Quality Cheese of Vaughan, Ontario, won the Canadian Cheese Grand Prix with its cow’s milk Ricotta, won the category of fresh unripened cheese made from sheep or mixed milk with its Bella Casara Buffalo Ricotta. I call it ‘pure happiness’, creamy & delicious!

Cheese #2 – Bliss

“Bliss from Monteforte Dairy is a soft, bloomy rind cheese made of sheep milk and enriched with cow’s cream…and though you wouldn’t walk around with a bottle of cream tucked in your lunch bag, you can get the same pleasure from a wedge of Bliss – just packaged more practically.

Ruth Klahsen is a pioneer in Ontario cheese-making; she has created this soft & creamy cow’s milk cheese like a Brie which  smells of wild mushrooms with a  buttery & salty flavor to it…as we all say:  “it’s pure happiness.”

Cheese #3 – Bonnechere

Back Forty Artisan Cheese also has new & very young cheesemakers, they’ve been in the cheeze biz for just over a year. Bonnechere is a semi-firm, pale yellow cheese. Pay special attention to the  ‘special’ crust this cheese has with striking textured mahogany brown rind & some quite pungent aroma of smouldering wood, caramel odors. It’s a a gentle but expressive cheese.

Cheese #4 – Gunn’s Hill 

Gunns Hill Artisan Cheese by Five Brothers – cheddar style, see the fancy skin yellow; another cheese winner Grand Prize Winner Farm Cheese, done with brothers. “This is a hand crafted washed rind cow’s milk cheese that combines traits from Gouda and another Swiss variety called Appenzeller. It is available at 8 months old and in the future we will offer an 18 month old version. It is delicately aged on cedar wood planks adding robust flavors to the cheese. It has creamy and rich flavors with sweeter overtones and distinctive eyes throughout the body of the cheese

Cheese #5 – Celtic Blue 

The interview was about to wrap when they got around to the blue cheese, so suffice it to say this one is delicious cheese and even the photo makes you want to try Celtic blue from Glengarry Fine Cheese – the typical blue taste is mild and not aggressive and is softened by a nice buttery aroma, really creamy!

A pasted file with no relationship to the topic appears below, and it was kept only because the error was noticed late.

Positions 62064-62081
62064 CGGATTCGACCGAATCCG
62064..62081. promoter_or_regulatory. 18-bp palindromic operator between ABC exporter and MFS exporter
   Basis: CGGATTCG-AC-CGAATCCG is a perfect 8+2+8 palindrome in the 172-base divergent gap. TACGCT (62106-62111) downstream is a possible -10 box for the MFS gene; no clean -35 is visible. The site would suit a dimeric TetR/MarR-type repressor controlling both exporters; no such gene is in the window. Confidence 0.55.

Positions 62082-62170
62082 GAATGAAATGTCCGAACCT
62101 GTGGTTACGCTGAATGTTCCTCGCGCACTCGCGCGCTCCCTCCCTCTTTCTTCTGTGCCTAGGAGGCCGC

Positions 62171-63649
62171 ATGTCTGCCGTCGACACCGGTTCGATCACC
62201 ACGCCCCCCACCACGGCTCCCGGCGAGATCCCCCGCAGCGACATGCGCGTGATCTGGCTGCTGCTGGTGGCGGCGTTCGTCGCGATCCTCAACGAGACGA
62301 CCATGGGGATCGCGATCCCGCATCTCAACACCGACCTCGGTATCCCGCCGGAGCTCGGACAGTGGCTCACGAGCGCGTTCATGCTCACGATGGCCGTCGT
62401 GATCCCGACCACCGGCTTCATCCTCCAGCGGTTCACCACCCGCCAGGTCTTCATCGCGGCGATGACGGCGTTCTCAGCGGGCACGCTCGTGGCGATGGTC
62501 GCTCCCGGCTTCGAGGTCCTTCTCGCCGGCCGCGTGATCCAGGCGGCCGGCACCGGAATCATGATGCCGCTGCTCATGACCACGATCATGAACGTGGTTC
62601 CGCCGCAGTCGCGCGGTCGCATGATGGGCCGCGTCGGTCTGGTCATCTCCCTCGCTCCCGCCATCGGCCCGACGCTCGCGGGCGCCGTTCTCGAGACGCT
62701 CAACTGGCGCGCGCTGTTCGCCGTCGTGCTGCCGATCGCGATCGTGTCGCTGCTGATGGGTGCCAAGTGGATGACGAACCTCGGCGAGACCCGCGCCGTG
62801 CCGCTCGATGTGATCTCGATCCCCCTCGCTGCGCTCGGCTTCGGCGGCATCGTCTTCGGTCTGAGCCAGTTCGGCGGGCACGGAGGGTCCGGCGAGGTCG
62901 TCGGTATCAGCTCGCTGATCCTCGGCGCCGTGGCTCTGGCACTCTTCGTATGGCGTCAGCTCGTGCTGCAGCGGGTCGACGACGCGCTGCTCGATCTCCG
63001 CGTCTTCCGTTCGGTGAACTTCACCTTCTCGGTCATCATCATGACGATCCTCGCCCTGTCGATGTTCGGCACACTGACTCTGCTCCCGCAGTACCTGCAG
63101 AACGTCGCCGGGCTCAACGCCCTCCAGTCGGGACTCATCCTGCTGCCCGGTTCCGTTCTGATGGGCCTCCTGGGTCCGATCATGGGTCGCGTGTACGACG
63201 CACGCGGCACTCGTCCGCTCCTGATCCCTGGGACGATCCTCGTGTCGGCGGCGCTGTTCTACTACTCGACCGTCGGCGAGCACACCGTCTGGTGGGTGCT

Here are some of Vanessa’s Cheese Tips:

Yes, you can eat the rind! Cheese rind is meant to be enjoyed – unless it’s red and made of wax.

When it comes to cheese, don’t be shy – taste before you buy.

There’s a world of cheese beyond the grocery store – explore!

Store cheese cold but serve at room temperature.

Cheese and wine pair beautifully. Explore, experiment and find the right balance….

Cheese is a magical thing.

 

Calling all Cheese Lovers!

Join Vanessa on Tuesday October 22 when she hosts ‘Canada’s Greatest Chunks of Cheese’ event.  This is the first-of-its-kind artisan cheese tasting featuring 2013 award winning cheeses that she has discovered from coast to coast.

Special price $55 until the end of the weekend.   Attention cheese lovers – you don’t want to miss out!

Ottawa – Tuesday October 22 7pm
There are only 6 seats left
Buy your tickets > >

 

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Five Brothers by Gunn’s Hill

Posted by Vanessa

Thursday, August 23rd, 2012
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This week I’m thrilled to introduce Ontario’s new “cheese on the block”, debuting in Ottawa at Jacobson’s Gourmet ConceptsFive Brothers from Gunn’s Hill Artisan Cheese in Woodstock, Ontario. Passion is a common theme among cheesemakers and Shep Ysselstein, who I first met at The Great Canadian Cheese Festival, is no exception. He just named their three Swiss style cheeses, a process that took a year that I equate to picking names for children. I love his philosophy that the names “need to feel right”. You know it’s going to be good cheese when so much patience, thought and effort goes into choosing the name!

Five Brothers, named for Shep’s siblings, is a pressed, cooked, washed-rind, farmstead cow’s milk cheese.  An amber-colored, weathered-looking exterior covers these robust wheels featuring a pale straw open interior paste with unique subtle texture and smooth richness. Flavours hint of Gouda (buttery) & Appenzeller (fruity) sweetness ending up almost Cheddar-like (lactic) without the sharpness or characteristic tang.  A very tasty addition to round out your end- of- summer entertaining cheese board.

 

FACTBOX:
Cheese: Five Brothers (Gunn’s Hill Semi-Hard)
Producer: Gunn’s Hill Artisan Cheese
Interesting Fact: Oxford County boasts some of the most abundant and fertile soils in Canada earning it the title “Dairy Capital of Canada”.

Enjoy! – Vanessa